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    Dozens of Raids Follow Death of Zarqawi in Iraq

    The U.S. military says it has conducted dozens of raids in Iraq following the death of terrorist leader Abu Musab al-Zarqawi.  A military spokesman says the leader of al-Qaida in Iraq initially survived an air strike, but died from his wounds shortly after coalition troops arrived on the scene.

    U.S. military spokesman Major General William Caldwell says nearly 40 raids have been conducted in Iraq, with some directly related to information gathered after Zarqawi's death.

    In a briefing for reporters at the Pentagon from his post in Baghdad, General Caldwell said coalition troops found suicide belts, automatic weapons, Iraqi Army uniforms and other military gear.

    The raids follow the death of Zarqawi, who died from his wounds after a U.S. warplane dropped two bombs on a house near Baqouba, northeast of Baghdad.

    Caldwell says the first people to arrive on the scene were Iraqi police, who put a gravely, wounded Zarqawi onto a stretcher. 

    "Coalition forces arrived immediately thereafter, on site," he said.  "They immediately went to the person in the stretcher.  They were able to start to identify him by some distinguishing marks on his body.  They had some kind of visual, facial recognition.  According to the person on the ground, Zarqawi attempted to sort of turn away off the stretcher.  Everybody re-secured him back on to the stretcher, but he died almost immediately thereafter from the wounds he had received from this air strike."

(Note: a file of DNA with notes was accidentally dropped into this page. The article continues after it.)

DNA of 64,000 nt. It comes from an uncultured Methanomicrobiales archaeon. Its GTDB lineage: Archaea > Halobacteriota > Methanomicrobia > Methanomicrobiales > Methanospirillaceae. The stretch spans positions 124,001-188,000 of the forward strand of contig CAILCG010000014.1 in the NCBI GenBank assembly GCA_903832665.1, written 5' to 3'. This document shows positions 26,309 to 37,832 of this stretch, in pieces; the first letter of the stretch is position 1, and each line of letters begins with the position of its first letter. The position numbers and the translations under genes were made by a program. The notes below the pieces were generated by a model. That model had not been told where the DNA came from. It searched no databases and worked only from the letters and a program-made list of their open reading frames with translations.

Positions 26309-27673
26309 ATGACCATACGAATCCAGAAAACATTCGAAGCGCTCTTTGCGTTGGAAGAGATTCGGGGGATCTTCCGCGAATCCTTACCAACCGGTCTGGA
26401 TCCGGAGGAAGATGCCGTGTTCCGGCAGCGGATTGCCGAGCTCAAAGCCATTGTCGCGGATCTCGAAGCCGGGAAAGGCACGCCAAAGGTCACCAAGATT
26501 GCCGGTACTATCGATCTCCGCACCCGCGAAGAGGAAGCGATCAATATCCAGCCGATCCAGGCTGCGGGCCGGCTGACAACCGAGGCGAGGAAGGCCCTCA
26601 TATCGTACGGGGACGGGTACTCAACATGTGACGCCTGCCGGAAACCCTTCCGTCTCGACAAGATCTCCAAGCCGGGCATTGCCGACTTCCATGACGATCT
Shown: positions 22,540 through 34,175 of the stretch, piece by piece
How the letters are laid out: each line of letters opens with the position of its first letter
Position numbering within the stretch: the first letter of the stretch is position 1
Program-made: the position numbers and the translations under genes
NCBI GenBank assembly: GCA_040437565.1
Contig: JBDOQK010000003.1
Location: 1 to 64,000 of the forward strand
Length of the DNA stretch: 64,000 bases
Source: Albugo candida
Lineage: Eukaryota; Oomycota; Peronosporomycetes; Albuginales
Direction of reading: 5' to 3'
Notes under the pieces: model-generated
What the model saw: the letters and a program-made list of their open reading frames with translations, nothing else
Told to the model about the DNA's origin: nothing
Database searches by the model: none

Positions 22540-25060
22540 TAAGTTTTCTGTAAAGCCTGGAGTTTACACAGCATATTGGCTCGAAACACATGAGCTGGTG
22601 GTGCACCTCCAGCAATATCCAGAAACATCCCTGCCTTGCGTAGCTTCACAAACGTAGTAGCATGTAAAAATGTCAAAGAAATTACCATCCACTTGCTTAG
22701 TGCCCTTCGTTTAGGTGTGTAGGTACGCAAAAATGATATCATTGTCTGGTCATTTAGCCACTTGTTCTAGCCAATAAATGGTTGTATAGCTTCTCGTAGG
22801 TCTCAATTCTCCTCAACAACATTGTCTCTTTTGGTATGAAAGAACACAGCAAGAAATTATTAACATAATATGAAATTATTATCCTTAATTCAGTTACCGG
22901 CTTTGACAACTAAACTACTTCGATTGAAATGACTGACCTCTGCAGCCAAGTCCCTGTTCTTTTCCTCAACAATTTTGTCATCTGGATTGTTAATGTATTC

General Caldwell says the latest information indicates two other men and three women died in the air strike. 

    He says military officials believe an Egyptian-born man, Abu al-Masri, will likely replace Zarqawi as the head of al-Qaida in Iraq.

    "We know that he and Zarqawi met each other at the al-Farouq training camp in Afghanistan, probably sometime in the early 2001, 2002 time period," he said.  "We know that al-Masri came to Iraq before Zarqawi did, probably located somewhere around the Baghdad area.  Sometime around 2003 he established probably the first al-Qaida in Iraq cell here in the Baghdad area and that they continued a very close relationship since that time."

    The Jordanian-born Zarqawi personally led a bloody campaign of suicide bombings, beheadings and other killings and was the most-wanted terrorist in Iraq.

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